BAME Community Champions – by Oluwaronke Oladele and Natasha Okoye

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“Starting a conversation that never ends….”

The BAME Community Champions was an initiative created to address the attainment gap between ethnic minority students and non-ethnic minority students in the Law School. Its aim was to encourage BAME students to apply to top firms and companies and also to respond to complaints that many BAME students have felt marginalised in the Law School and that their needs were not being met. The BAME Community Champions applied for this role due to personal desires to help address these needs.


Through the first semester, careers events were organised for BAME students in the Law School. Examples of these events include an application workshop hosted by Gowling WLG trainees, a commercial awareness workshop with Eversheds Sutherland and a BAME insight evening into the Civil Service Fast Stream. Through these events, students were able to meet lawyers and to find out what it takes to get a job in a top firm. It was important to shatter any illusions of a ‘lawyer-type’ and to encourage students to visualise themselves working at these firms.


To tackle the issue of inclusion in the Law School, the BAME Champions decided to host a discussion event entitled ‘Starting Conversation: Race in the Law School. The aim of this event was to create an open environment in which students felt comfortable to share their experiences. At the event, lecturers sat on a panel and in the crowd, and students had an opportunity to ask them questions and to express their own views on matters of inclusion, the current curriculum and welfare provision. The event was eye-opening for everyone who attended, and the shared experiences of students highlighted the need for continued change in welfare and education in the Law School.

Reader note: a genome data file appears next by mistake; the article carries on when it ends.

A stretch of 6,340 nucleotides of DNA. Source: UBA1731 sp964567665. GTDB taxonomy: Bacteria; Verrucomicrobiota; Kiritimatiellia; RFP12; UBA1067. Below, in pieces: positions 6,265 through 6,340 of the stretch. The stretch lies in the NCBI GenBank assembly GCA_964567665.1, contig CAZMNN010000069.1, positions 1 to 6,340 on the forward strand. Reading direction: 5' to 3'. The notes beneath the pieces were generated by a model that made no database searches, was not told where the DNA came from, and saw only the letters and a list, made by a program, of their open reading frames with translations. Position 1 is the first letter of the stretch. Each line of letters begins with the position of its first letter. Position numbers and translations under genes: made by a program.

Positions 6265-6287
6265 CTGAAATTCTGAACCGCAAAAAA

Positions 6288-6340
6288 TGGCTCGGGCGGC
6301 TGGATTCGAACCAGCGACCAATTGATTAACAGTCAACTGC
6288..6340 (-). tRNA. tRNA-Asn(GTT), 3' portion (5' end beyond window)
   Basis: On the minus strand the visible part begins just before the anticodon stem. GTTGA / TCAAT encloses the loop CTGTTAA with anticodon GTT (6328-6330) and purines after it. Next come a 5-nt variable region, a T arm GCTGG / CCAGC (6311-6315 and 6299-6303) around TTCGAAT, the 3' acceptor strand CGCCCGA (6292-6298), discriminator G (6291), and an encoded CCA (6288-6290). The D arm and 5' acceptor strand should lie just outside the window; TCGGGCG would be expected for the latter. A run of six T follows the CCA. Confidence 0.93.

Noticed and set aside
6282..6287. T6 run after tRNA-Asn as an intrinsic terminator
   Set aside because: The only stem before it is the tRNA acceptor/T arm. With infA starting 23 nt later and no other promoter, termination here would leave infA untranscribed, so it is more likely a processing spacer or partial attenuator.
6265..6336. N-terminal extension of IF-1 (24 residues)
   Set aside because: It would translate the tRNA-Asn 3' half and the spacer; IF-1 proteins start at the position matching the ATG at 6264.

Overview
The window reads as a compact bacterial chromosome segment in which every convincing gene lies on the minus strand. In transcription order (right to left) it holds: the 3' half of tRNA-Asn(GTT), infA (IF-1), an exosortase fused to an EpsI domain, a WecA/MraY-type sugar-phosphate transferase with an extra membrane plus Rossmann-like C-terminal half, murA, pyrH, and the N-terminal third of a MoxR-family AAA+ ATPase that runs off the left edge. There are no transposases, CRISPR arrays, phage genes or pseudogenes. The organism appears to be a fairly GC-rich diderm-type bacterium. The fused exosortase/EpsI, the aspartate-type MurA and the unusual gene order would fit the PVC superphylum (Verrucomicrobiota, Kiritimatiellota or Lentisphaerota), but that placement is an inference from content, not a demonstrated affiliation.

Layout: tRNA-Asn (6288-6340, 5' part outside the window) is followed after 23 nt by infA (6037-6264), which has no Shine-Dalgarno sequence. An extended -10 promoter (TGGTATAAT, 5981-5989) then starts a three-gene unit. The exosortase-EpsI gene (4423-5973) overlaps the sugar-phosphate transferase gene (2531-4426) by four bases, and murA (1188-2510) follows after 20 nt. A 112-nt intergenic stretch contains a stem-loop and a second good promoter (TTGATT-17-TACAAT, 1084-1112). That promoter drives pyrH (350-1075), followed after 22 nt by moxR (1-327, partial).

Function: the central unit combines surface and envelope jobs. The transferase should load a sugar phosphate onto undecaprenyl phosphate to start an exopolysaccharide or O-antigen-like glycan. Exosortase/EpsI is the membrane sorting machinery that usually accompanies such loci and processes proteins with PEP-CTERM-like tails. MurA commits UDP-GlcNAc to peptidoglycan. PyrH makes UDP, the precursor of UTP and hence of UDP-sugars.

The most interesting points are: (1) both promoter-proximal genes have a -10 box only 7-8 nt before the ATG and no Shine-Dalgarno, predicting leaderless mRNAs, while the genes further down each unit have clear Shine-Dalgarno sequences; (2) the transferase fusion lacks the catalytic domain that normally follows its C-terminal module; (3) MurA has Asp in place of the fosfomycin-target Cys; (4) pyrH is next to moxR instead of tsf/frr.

One issue that particularly stood out was concerning the provision of welfare. Many students expressed that they did not feel like they could approach or make use of the welfare system; mainly due to their cultural differences and backgrounds not being understood by welfare tutors. Other students highlighted concerns about a lack of racial discussion in the curriculum and some students recounted upsetting stories about their experiences in seminar groups and with personal tutors. A full report can be found below.

We view it as essential that this conversation carries on. Real change needs to be implemented in the Law School so that it could be a truly inclusive environment for all students. This change has already begun with works taking place on the development of a new module called ‘Race and the Law’. The BAME Community initiative will continue in order to provide continuous advocacy for BAME students. It will become a more established committee and there has already been interest in the role. Lastly, we want there to be a constant conversation in the Law School pushing for change.

Access to the full report on the discussion event: 24th October Discussion Report

2 thoughts on “BAME Community Champions – by Oluwaronke Oladele and Natasha Okoye”

  1. Really interesting blog – thank you for writing it. Do you know if similar initiatives are in place in other University of Birmingham schools? I work in the Institute of Clinical Sciences (across healthcare programmes) and wonder if BAME Community Champions are present in other areas of the University.

    1. Dear Jon,

      Thank you for your comment. I know that there are conversations taking place right now in other schools about putting this initiative in place.


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